Rez Infinite Review – Oculus Quest

Rez Infinite was originally released for VR in 2016 on PC and Google Daydream. Originally, Rez was a game created for PlayStation 2 and Sega Dreamcast and released in 2001. Now, it is being released as a launch title for the Oculus Quest 2. I don’t recall ever playing the original Rez back in the day, but playing it on the Oculus I can say that this version has stayed faithful to the original version of the game. Now, it has been long enough since this game was originally created for the style to now be seen as truly “retro”.

The wireframe and simple geometric graphics immediately reminded me of the old arcade classics like the original Star Wars arcade and the gameplay was reminiscent of other rail shooters like Starfox 64. Now, take that gameplay and put it into a VR environment, with the world sliding past you all around and enemies coming at you from every direction. That’s what playing Rez Infinite on the Oculus is like.

One of the things that stands the experience of playing Rez Infinite apart from other rail-shooters is that destroying the enemies happens with the musical rhythm of the games incredibly cool techno soundtrack. So, as you skim along through vastly different and breathtaking 3d environments, you’ll be bopping your head along to the beat of the music as you blow up everything that comes at you, with every explosion and action adding to the depth and layers of the music.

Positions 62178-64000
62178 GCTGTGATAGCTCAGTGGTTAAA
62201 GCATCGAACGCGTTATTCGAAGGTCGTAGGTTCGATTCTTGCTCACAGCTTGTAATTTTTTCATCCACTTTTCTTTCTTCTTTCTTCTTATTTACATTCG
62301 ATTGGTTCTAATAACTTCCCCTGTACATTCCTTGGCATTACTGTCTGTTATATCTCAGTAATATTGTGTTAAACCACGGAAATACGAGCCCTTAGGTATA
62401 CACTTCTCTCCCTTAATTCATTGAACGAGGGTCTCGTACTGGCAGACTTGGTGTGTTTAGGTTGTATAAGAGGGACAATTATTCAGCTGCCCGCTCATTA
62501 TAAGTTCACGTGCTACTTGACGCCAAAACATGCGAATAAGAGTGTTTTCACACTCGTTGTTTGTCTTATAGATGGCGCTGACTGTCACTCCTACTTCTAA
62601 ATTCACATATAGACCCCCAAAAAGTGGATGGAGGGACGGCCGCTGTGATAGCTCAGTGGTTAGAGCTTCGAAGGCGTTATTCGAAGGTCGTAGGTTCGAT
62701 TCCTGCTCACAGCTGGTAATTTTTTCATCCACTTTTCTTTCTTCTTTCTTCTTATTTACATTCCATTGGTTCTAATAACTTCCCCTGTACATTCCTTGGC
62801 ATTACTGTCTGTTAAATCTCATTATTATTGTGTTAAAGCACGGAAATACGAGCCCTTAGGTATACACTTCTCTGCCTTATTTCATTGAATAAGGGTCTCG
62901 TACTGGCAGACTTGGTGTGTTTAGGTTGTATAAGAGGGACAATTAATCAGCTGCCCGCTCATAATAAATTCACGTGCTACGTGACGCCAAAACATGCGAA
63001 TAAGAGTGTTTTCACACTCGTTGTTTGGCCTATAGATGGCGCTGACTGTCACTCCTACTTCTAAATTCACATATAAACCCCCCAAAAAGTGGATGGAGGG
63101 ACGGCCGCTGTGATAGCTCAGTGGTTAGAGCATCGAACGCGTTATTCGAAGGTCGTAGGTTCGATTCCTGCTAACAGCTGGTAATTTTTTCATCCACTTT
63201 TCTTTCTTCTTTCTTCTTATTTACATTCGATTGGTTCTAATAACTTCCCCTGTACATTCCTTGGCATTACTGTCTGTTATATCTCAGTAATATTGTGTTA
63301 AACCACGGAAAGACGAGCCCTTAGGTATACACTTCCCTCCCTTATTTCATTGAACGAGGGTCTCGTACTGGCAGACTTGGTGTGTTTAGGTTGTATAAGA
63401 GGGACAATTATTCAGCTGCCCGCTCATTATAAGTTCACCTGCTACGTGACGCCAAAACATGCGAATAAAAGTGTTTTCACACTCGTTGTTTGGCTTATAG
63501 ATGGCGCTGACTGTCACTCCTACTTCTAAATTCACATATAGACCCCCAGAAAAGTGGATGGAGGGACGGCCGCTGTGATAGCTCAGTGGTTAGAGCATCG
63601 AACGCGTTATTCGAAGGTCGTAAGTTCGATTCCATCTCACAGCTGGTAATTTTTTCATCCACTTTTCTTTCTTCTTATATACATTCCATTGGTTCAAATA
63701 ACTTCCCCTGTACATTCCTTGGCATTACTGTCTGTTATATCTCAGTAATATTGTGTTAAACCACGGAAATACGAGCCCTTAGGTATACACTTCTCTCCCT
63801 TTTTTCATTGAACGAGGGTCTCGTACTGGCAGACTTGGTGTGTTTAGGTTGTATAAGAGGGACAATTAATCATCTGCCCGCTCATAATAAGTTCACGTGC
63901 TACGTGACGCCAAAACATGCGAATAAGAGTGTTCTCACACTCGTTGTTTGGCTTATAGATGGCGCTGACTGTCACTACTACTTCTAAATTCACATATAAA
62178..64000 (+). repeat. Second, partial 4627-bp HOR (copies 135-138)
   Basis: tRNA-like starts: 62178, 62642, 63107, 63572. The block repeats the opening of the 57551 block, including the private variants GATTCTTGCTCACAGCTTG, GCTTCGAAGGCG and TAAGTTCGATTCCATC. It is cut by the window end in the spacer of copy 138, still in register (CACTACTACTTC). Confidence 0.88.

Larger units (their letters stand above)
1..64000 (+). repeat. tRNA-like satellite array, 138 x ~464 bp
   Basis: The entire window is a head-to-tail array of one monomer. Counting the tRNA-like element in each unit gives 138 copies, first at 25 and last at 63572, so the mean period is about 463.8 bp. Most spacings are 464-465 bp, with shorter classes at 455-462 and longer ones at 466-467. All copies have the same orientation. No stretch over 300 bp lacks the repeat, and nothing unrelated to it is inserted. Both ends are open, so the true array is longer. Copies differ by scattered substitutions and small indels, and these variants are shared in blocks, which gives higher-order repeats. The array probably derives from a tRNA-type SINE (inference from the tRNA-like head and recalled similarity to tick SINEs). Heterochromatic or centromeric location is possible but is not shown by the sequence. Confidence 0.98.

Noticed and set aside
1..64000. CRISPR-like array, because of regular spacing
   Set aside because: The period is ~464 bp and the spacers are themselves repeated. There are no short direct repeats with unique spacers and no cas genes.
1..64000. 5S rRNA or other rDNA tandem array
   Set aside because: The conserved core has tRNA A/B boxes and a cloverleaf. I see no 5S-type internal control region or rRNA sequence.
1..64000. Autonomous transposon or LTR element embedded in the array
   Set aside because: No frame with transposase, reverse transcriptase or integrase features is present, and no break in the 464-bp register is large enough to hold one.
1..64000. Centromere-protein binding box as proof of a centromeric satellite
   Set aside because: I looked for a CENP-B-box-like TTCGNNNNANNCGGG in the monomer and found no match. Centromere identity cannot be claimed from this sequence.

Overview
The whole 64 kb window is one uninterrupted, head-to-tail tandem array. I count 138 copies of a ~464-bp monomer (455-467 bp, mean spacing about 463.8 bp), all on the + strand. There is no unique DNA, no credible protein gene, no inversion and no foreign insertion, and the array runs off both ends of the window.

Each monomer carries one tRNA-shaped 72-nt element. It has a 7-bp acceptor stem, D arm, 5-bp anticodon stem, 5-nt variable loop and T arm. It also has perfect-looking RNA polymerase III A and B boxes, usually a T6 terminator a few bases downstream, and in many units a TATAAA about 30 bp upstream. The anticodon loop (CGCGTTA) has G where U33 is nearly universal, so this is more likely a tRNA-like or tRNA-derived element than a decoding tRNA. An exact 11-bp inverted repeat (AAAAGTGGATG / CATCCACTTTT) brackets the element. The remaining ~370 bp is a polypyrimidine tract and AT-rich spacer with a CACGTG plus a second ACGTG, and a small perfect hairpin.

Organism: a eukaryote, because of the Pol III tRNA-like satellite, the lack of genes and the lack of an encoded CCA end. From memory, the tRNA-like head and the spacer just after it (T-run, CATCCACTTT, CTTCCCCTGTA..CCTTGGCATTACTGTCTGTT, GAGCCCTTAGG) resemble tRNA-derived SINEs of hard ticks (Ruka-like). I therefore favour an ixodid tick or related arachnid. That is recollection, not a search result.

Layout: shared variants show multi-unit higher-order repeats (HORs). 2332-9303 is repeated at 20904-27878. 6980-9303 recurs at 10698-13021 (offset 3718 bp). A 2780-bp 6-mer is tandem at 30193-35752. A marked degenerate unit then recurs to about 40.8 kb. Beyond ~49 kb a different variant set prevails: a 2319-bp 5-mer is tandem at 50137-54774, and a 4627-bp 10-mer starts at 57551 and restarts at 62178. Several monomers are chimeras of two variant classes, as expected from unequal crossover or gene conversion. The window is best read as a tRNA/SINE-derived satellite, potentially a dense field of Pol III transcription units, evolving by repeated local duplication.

The basic story of the game is that you are a hacker that is trying to blast your way through varying levels of cybersecurity in order to awaken an AI that is being overwhelmed by viruses. It’s pretty simple and minimalistic, and in the end, it doesn’t really matter all that much to the experience.

I enjoyed the visuals and music of the game, but where it fell flat for me was the shooting. Instead of aiming and shooting at enemies, you basically hold the shoot button down and paint your reticle across the enemies on screen. You can simultaneously lock on to up to 8 targets at once. Releasing the shoot button will then fire at all the targets you currently have locked on. Some targets require multiple hits in different areas, but it ends up kind of feeling like you’re just waggling your controller around with the button held down until you lock onto all the things you can.

My gut feeling is that the original gameplay, designed for interaction with a standard controller, was much more challenging than it is with the freedom of moving your hand around as quickly as you want, and that decreased sense of difficulty took something out of the enjoyment of the game for me. It felt like the shooting was lightweight and oversimplified and served as almost more of a distraction than anything from the visuals and audio sensory explosion of the game.

In the end, I can see why a game like this was a breakthrough when it originally released, almost 20 years ago. I can also see why it was an amazing experience for VR when it first released four years ago. However, I think that now, while it is still a solid experience and a fun homage to an earlier style of games imported into a VR environment, I think that it is beginning to feel a bit dated, moving from “breakthrough” to “retro classic” categories. I realize that it has won countless awards in the past, but so did Pac-Man and Pac-Man VR might be fun for some, but it just isn’t what I’m looking for in a VR game.

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